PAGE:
While it is easy to understand why so many environmentally concerned people are fearful and pessimistic, these attitudes detract from the goal of improving our environment. Fear is well warranted, we are on the verge of a widespread ecosystem collapse and we have reached 400 ppm of atmospheric C02 in the arctic. However, rather than just ask how bad things are, we should be asking how we can best address the calamities we face within the time we have available.
Fear mongering does not move us forward, if anything, it alienates people who most need to be brought into the discussion. The reaction to Rio+20 is a great illustration of the point. The summit in Rio has been justifiably described as “weak,” ”remarkably listless,” and a ”disappointment.” Sometimes the zeal of some environmentalists makes it hard for them to recognize progress. The business community’s commitments were the one bright spot at Rio, nonetheless they too were subjected to a barrage of harsh criticisms. One article suggests that progress at Rio was derailed by big business. Some even dismissed the entire process, claiming that the summit was hijacked by powerful corporations.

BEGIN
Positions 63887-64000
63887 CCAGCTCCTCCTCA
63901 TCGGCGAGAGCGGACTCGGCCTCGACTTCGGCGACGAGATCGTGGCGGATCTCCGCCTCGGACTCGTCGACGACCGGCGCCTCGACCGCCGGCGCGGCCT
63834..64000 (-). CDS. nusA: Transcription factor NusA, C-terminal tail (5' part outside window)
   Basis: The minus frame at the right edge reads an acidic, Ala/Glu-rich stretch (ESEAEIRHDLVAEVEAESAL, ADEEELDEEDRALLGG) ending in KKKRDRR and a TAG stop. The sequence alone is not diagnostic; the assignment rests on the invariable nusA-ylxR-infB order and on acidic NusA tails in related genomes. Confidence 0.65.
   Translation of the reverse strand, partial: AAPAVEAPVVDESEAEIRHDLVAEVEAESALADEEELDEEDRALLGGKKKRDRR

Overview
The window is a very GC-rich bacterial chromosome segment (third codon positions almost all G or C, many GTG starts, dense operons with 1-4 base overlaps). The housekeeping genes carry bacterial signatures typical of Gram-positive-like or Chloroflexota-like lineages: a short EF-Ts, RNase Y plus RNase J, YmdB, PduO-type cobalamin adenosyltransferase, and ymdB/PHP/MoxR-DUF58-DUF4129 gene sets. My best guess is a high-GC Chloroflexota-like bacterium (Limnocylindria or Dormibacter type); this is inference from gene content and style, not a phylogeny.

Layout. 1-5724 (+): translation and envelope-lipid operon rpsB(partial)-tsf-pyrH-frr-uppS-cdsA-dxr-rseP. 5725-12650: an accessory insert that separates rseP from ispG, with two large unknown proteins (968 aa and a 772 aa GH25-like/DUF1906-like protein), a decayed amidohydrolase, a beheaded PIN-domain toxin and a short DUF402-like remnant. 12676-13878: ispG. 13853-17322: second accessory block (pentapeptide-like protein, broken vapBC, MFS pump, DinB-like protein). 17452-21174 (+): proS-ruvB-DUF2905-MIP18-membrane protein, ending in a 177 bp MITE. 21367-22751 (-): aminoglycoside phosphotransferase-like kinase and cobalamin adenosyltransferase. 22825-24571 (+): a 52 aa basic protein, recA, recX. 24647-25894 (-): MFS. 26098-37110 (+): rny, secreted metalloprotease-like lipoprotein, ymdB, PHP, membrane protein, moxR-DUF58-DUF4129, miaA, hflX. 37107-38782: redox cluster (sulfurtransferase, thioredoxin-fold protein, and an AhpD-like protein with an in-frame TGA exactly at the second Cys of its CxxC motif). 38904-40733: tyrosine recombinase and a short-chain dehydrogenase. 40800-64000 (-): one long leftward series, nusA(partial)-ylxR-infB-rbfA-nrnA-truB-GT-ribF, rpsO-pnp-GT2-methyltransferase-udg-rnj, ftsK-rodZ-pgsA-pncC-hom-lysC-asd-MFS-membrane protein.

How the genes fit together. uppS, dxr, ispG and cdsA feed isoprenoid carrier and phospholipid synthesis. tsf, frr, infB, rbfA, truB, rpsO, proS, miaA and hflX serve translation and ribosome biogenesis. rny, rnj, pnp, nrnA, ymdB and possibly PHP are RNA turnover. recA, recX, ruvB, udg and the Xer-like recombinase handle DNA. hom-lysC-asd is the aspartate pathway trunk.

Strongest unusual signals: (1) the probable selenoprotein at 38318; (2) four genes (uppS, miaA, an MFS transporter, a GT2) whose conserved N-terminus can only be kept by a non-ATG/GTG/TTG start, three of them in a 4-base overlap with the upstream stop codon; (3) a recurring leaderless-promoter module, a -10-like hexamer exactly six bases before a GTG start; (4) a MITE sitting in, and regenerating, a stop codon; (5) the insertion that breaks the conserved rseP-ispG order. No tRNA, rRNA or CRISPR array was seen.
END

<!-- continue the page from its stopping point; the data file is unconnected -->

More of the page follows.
Peter Bakker is head of the World Business Council on Sustainable Development (WBCSD) and he flatly rejects the criticism that the 1,000 businesses that attended Rio were not serious about creating change. As Bakker points out, there are good businesses that work to be more sustainable and there are bad businesses that work to undermine progress. “The 20 percent of really bad guys we need to regulate out of existence…You can go home from Rio totally frustrated and create absolutely nothing, but if you see the result as half full, despite the disappointment, you will see hooks for processes, dialogues and for agreements around targets,” Bakker said.